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Reconstruction of a german electric loco Crocodile "E94" of PIKO being operated by battery pack and 2.4 GHz radio control

After the E94 had some problems witth sticking slides in sswitches and skipping gears in the gearboxes, the decision was made to convert it to battery operation and RC control. Here is the good piece with the gearbox damaged after the last use with power supply by tracks:

The transmission problems later turned out to be consequential damage to the broken soldering points on the bogie connection cables due to the shrink tubing was only discovered on closer inspection. As a result, a drive occasionally failed, which was due to the self-locking gear (single geared scroll, in the event of a power supply failure strongly braking motors) led to overloading of the gears. There was occasionally the problem that the locomotive derailed in little radii, there the stems just didn't want to follow the curves. I suspected it was on the friction between the midframe and the front frame was the probable cause The real cause was found later. But it turned out not to be a good idea by a designer to use Garden railway locomotive equipped with rub smooth, greased plastic surfaces outdoors. It is inevitable that there will be gravel particles accumulating, scratching the surfaces and making the bogie hard to be moved. A couple of washers and bushings made of polyamide or Teflon and other case dimensions would be miraculous.

A view of the middle section of the locomotive, pantographs and roof cables have been dismantled not to damage them.

These four lithium iron phosphate batteries (3.3V / 10 Ah) should be installed. In order to avoid short circuits when testing the battery provided at first with secure connection cables and contacts being isolated. I had prejudices that the the high price of the battery cells would not be justified, but Uwe insisted to use them. In between I take it a little more easy, because the batteries hold on actually a twelve-hour driving day easily. And since then Battery undervoltage alarm module has been retrofitted, I don't have any more concerns, because the locomotive suggests a long time before deep discharge a rechargeable cell alarm.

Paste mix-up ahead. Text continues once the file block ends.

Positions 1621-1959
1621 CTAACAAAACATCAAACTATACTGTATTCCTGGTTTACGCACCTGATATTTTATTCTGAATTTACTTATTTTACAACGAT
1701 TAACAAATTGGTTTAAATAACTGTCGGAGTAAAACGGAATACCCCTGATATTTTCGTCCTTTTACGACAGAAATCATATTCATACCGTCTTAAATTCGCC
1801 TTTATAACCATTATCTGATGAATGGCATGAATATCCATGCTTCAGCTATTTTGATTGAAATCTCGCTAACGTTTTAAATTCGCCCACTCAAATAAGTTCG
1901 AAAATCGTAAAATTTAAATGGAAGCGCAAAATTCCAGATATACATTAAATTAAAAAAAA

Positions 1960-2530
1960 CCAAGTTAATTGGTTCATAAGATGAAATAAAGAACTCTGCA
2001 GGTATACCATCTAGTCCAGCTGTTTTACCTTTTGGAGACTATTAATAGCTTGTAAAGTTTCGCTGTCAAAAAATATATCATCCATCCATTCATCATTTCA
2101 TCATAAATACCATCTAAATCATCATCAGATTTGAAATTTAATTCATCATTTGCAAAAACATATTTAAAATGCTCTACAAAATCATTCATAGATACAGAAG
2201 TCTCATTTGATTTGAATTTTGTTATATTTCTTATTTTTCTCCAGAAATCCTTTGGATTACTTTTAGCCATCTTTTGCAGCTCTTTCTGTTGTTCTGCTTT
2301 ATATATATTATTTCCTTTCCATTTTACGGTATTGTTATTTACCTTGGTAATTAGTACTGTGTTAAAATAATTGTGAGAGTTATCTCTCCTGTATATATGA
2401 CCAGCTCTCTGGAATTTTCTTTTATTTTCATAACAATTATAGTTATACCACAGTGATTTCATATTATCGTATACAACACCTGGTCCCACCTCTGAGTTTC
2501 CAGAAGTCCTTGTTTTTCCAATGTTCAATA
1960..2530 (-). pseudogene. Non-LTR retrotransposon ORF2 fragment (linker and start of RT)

Here you can see a first fitting, the 4 cells just fit in, it but will be tight. But a good friend of mine always says: "tight is beeeeaaauuuutiful ...".

A subframe was made for the batteries, which is placed on the pin of the removed weights. Underneath there was loudspeaker being mounted. The side aluminum angles are used for the side Fixation of the battery cells and the attachment of strips over the Cells that serve as the chassis for the electronic components.

These cross supports were obstacles, they hhadd been quickly flexed.

Here's a view at the first built-in electronic components. On the left is the "power supply board". The batteries are connected here. Each cell also has its own fuse in the form of a soldered wire bridge with a predefined cross section. For caution causes and lack of experiences with LiFePo4 technology 4 Schottky diodes are used to avoid reversing the polarity of a cell in the event of deep discharge. This has proven to be unnecessary, especially since a adjustable battery undervoltage alarm module is used, which at Undervoltage in a cell generates a high-pitched alarm sound. The power board also contains the charging socket (XLR socket) to get for each cell its own charging circuit to avoid cell drift in the bud. The board also carries the battery switch and two Switching regulators. The step-up regulator generates around 18 V from the battery voltage for driving the locomotive. The stepdown controller generates from the Battery voltage 5 V to supply the electronics (except for the uncoupling servo and pantograph winches).